Brockport alumn coaching new generation
Brockport wrestling alumnus Fritz Zagorski, left, has returned to the College at Brockport as a new assistant coach. Zagorski is a four-time All-American and 1990 NCAA national champion. He graduated from Brockport in 1995. Robert Ranzenbach/PHOTO EDITOR
Golden Eagle wrestling alum Fritz Zagorski has come full circle in his Brockport career as he enters his first year as assistant wrestling coach under Head Coach Don Murray.
Zagorski is a four-time All-American and 1990 NCAA National 126-pound champion, who competed under Coach Murray from 1989-91 and in 1995. Aside from his NCAA Championship, he holds both a SUNYAC and collegiate state title.
As a student at Eastridge High School in Rochester, Zagorski focused on freestyle and Greco-Roman wrestling rather than the collegiate "folk" style. Both styles focus heavily on throws. For his efforts, Zagorski won gold at the Empire State Games for Greco-Roman three times, took first at the New York State freestyle championships and second at the freestyle nationals.
Aside from wrestling, Zagorski was also a decorated power lifter. He won the New York State Powerlifting Championships from 1984 to 1987 and for a time held the state and national records for bench, squat, deadlift and total lift.
Most recently, Zagorski has been honored with an induction into the New York State Collegiate Hall of Fame as a member of the 2012 class.
With such outstanding talent and natural ability, one would think Zagorski would have been looking forward to advancing his career at the college level. This, however, was not the case.
"I received letters from Nebraska, Oklahoma and a few others," Zagorski said. "But to be honest, I wasn't interested in going to college at all until the coach [Murray] came along."
Zagorski said the first time he was approached by Murray was while he and his father were at the finals of a Greco-Roman tournament.
"He proceeded to tell us I had no idea how to wrestle," Zagorski said. "In that hall, that night, he looked at us and said, 'if he comes with me, I'll make him a national champion in two years.'
"Two years later I smirked when I was on top of the national podium," he said.
Zagorski's career at Brockport was going smoothly until the first round of the 1991 national tournament, where he suffered a broken cheek bone and had to default the remainder of the tournament.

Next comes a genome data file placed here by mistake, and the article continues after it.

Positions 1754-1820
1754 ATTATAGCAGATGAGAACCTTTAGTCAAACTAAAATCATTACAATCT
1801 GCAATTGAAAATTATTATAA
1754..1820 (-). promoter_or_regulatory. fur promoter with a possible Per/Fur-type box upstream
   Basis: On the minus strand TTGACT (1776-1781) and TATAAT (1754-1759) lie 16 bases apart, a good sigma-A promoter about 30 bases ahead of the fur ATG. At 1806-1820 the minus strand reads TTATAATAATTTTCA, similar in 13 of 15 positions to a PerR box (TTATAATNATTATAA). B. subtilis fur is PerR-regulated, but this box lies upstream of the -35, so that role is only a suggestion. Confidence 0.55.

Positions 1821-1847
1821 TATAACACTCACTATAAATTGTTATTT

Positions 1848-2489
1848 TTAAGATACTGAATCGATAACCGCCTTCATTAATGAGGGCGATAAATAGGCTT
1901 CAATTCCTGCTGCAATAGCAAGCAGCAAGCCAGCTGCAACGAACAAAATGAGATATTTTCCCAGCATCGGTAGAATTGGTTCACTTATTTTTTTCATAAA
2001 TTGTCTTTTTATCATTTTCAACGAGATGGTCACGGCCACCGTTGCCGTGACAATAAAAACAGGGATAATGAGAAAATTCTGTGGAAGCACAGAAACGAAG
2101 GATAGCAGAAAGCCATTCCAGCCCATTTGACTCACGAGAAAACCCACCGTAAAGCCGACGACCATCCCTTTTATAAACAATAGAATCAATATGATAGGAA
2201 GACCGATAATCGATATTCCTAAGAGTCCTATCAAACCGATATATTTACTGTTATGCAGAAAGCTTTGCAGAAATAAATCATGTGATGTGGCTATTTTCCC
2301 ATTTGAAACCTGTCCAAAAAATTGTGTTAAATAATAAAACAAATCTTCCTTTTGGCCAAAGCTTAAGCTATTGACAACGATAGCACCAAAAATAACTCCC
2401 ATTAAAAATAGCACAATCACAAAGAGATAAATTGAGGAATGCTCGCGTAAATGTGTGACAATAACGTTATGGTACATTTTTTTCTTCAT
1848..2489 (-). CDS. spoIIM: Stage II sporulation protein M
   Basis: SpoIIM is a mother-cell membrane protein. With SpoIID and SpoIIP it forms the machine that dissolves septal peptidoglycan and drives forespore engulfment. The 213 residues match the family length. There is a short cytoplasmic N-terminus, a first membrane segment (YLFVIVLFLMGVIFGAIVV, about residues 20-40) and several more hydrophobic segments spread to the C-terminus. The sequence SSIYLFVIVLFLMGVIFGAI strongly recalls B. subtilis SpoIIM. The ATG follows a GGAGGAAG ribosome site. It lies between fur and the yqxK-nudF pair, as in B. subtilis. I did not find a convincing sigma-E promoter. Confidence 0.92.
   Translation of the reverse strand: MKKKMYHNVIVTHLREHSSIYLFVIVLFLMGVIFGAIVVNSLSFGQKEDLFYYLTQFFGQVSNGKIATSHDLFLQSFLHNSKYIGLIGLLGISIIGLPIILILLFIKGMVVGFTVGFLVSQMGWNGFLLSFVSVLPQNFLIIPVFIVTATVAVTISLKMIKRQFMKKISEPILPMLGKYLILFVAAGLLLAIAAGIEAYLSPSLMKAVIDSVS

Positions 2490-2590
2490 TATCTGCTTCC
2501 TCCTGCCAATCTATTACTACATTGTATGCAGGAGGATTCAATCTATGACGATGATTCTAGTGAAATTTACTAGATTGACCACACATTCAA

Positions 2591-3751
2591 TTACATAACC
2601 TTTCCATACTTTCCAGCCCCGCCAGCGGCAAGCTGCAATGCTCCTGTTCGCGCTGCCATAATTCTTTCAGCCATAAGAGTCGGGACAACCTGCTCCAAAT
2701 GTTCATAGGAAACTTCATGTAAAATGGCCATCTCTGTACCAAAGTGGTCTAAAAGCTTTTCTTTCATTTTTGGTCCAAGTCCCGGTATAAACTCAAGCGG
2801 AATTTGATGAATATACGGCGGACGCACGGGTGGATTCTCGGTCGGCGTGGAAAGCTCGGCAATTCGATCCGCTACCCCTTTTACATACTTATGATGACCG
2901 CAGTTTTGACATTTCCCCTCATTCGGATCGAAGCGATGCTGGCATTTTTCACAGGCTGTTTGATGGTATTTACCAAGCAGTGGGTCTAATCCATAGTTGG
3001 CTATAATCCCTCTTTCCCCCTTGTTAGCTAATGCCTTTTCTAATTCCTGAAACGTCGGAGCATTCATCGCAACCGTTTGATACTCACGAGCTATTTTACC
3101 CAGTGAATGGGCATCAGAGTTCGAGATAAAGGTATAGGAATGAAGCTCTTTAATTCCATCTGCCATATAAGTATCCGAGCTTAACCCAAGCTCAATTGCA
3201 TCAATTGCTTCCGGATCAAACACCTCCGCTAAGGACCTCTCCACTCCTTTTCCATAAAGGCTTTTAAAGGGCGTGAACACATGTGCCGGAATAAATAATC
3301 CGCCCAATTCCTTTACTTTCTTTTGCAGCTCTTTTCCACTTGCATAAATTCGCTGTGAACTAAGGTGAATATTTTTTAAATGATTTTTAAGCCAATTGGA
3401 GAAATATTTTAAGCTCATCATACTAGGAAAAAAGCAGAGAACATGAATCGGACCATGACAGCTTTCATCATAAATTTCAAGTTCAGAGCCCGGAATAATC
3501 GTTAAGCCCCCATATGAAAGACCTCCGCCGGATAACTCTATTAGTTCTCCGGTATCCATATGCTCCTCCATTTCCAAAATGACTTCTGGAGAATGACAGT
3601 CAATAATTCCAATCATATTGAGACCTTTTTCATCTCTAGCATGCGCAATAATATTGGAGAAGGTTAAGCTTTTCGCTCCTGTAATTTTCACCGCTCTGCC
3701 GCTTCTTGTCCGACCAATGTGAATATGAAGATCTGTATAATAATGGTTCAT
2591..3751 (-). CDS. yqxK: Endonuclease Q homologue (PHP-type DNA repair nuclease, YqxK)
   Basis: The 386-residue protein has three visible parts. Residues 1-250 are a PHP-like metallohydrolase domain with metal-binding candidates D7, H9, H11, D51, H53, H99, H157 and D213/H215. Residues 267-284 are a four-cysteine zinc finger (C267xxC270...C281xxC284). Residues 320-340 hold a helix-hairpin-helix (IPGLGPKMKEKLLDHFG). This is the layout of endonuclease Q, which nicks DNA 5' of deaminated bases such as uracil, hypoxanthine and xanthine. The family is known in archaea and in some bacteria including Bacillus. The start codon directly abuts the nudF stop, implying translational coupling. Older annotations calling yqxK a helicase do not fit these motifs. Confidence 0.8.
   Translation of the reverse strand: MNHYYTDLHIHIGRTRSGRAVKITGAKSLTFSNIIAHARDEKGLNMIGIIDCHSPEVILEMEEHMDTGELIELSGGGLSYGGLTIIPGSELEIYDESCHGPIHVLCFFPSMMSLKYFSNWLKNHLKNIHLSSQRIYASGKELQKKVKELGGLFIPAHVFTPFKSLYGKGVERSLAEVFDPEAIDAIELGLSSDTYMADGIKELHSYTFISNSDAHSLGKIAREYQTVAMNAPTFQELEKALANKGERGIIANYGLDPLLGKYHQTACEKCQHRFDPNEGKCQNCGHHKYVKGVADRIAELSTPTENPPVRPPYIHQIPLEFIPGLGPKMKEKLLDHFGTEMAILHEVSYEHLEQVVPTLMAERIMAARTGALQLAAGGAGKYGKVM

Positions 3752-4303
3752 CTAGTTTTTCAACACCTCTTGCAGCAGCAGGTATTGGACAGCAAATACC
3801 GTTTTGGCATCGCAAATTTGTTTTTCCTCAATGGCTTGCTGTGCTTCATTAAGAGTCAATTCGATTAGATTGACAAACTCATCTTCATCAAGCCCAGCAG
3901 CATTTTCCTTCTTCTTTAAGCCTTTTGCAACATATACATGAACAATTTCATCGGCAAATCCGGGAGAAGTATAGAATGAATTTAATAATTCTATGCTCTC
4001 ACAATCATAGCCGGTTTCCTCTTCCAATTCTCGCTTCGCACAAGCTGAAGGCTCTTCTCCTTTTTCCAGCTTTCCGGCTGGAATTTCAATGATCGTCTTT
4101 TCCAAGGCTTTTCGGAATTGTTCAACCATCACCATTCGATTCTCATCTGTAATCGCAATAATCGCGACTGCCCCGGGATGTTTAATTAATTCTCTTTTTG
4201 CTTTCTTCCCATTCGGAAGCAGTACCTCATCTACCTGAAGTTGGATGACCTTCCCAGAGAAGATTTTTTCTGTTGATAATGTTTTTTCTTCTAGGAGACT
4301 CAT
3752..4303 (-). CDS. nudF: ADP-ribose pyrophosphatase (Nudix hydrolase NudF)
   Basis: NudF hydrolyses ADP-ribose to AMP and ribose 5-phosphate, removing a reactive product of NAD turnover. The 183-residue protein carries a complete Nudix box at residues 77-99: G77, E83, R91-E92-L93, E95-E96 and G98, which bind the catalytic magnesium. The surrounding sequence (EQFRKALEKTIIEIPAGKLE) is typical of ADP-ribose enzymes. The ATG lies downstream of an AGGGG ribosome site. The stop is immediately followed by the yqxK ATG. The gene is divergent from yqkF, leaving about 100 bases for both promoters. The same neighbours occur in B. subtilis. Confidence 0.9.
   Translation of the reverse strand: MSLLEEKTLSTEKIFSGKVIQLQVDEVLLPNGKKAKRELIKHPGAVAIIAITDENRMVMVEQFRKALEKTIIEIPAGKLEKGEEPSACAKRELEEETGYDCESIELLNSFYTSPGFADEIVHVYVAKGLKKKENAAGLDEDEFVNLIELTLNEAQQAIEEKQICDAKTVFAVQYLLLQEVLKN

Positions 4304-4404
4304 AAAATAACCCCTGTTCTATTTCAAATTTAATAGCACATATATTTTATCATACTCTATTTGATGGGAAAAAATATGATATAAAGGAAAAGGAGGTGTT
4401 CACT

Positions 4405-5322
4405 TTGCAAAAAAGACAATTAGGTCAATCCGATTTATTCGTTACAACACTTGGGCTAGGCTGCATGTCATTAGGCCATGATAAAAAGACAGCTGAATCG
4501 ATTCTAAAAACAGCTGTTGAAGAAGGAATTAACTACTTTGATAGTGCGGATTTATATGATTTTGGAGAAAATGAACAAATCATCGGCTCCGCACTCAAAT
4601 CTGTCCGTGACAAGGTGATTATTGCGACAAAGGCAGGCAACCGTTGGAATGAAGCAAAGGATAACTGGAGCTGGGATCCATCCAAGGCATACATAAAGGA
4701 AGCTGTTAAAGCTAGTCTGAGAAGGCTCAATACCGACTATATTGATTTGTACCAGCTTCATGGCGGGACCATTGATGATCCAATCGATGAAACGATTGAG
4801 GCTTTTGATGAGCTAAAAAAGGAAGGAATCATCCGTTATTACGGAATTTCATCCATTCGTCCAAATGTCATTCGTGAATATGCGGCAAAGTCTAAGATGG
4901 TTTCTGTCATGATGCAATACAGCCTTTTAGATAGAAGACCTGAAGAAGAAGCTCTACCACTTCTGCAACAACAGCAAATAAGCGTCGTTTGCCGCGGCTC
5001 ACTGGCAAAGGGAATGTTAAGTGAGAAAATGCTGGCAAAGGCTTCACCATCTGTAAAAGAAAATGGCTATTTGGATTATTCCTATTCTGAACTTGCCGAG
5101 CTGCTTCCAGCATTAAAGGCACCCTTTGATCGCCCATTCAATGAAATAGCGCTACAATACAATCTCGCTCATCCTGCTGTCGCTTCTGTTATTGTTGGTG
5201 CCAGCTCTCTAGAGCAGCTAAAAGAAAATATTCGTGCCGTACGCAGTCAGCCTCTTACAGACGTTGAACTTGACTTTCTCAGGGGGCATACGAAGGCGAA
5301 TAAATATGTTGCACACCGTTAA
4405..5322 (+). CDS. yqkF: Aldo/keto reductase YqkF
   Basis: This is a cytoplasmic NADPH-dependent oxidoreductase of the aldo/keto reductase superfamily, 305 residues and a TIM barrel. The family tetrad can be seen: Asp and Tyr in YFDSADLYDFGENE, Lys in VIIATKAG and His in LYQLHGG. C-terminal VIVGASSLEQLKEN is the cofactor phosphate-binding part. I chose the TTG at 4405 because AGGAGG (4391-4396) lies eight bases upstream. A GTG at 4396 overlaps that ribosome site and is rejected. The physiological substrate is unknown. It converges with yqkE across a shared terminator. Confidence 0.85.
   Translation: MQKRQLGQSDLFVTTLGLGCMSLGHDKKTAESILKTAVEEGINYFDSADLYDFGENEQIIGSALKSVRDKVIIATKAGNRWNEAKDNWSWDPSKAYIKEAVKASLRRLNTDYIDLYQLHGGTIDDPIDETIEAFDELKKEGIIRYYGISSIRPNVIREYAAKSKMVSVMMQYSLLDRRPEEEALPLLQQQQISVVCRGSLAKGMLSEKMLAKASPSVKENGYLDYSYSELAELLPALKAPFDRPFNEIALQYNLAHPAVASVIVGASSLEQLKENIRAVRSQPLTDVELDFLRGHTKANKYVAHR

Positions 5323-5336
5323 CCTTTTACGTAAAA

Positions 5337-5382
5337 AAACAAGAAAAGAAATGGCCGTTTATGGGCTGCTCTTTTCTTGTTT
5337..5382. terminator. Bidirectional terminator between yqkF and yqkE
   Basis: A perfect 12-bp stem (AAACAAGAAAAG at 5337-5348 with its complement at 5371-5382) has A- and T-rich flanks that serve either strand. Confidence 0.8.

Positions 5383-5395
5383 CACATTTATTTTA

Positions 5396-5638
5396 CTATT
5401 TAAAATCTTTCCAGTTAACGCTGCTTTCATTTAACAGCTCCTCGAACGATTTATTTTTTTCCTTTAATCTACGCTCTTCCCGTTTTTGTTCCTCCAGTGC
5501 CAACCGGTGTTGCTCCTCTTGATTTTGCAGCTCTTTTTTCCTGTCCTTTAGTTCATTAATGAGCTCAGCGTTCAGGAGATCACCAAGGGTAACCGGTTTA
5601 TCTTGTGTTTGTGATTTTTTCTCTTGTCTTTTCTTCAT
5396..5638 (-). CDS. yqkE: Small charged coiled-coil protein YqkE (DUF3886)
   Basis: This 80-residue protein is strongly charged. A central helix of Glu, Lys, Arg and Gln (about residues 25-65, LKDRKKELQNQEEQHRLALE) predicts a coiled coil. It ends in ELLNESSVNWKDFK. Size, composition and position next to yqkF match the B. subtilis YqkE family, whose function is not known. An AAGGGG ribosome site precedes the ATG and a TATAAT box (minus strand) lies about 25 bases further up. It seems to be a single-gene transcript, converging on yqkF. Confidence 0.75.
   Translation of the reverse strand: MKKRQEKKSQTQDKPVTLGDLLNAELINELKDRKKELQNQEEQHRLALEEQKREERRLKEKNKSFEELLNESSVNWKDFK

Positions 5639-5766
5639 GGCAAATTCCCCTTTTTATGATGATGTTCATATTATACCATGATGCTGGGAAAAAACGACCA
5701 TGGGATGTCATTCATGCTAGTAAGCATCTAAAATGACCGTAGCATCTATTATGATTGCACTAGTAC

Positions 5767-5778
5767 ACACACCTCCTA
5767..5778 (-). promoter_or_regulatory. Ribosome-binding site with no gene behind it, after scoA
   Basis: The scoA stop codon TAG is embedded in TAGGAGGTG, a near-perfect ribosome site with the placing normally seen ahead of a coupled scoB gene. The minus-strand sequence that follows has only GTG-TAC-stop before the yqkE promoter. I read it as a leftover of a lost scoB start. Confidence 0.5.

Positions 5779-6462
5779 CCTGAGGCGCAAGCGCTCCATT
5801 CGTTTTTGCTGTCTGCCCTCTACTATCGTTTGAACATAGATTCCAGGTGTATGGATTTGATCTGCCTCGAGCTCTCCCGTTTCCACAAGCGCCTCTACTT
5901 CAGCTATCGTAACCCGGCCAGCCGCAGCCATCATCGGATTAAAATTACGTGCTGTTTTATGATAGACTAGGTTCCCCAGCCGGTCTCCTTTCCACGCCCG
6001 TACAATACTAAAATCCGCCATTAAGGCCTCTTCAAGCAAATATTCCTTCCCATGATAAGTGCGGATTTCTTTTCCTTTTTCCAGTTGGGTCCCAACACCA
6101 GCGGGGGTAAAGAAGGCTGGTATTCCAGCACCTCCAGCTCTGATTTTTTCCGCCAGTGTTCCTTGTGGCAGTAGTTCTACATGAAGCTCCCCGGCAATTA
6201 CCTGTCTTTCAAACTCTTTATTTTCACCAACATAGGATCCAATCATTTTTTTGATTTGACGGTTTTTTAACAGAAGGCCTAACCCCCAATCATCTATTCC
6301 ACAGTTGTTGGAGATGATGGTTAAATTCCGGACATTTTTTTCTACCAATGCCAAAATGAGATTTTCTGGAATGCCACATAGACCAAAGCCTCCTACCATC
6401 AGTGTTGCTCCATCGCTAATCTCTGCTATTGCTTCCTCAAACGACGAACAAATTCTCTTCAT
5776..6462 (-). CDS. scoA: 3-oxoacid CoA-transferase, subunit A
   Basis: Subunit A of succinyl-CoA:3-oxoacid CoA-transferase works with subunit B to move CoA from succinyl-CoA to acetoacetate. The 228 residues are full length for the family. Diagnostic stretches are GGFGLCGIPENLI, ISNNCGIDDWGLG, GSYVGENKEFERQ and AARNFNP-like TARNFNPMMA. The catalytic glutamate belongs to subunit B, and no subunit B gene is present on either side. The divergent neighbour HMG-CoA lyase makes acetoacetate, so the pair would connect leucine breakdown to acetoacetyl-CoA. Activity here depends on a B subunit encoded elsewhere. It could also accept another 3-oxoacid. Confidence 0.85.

Described as the most painful thing he's ever had to stay awake for, Zagorski took a three-year hiatus to allow the injury to heal.
He cashed in on his final year of eligibility at the age of 25, a man in the eyes of Murray. Zagorski said the first two months back were the hardest for him.
"After not working out for three and a half years," Zagorski said. "It was the biggest physical challenge I have ever faced."
Murray whipped Zagorski back into shape and by the end of the season, Zagorski was back on the All-American list, a feat which completed his four-year sweep of the honor.
"That fourth [All-American title] was very, very important to me," Zagorski said. "And [Coach Murray] got me through it. He is one of the only men I would let in my corner when it's on the line."
After college, Zagorski went to Oklahoma with his father to build tornado safe rooms. By 2010 he was the father of two young children and back in the Rochester area.
The wrestling bug was still in Zagorski after the second multi-year hiatus of his career, and it wasn't long until he had reconnected with Murray.
"I knew I was going to coach eventually," Zagorski said. "When I was a freshman, Coach Murray said he would like to see me take over the program one day. He said I would be a great coach. I believed him."
Zagorski said he started giving private training sessions to a few local wrestlers, which snowballed into a school setting for a year.
"I ran into Coach [Murray] at a tournament last spring and he asked me to come in and teach a technique," he said. "I could never say no to Coach Murray."
Zagorski must have picked a few pointers out of Murray's no-nonsense way of coaching.
"It's nice having Fritz in practice again," Murray said. "He makes me look like Mother Theresa sometimes."
As a coach, Zagorski is tackling the day-to-day ups and downs much like he did when he was competing.
"The team and I are making progress," he said. "We're still getting to know each other, which is a process in itself. I demand the work and 98 percent put the effort in."
The team is responding well to Zagorski's role as a coach.
"Coach Fritz is a great asset to the team," senior Eliah Golding said. "He makes you feel proud to be a part of Brockport wrestling."
Golding said that under Zagorski, you have the choice to train Zagorski's way or leave the room.
This homecoming and reunion with Murray has left Zagorski eager and excited to begin his second career as a Golden Eagle.
"When I gear up it feels like I've never left the room," Zagorski said. "I love being a part of anything [Coach Murray] does."
Zagorski said that Murray has changed quite a bit from when he was a student.
"He smiles a lot more and talks to me instead of screaming, which I enjoy," Zagorski said.
With the season coming to an end, whether or not Zagorski and Murray's combined efforts will produce a new generation of Brockport All-Americans and National champions has yet to be decided. With the team earning its 50th consecutive winning season, the future is looking bright, not only for Zagorski and Murray, but for all the young men on the team.
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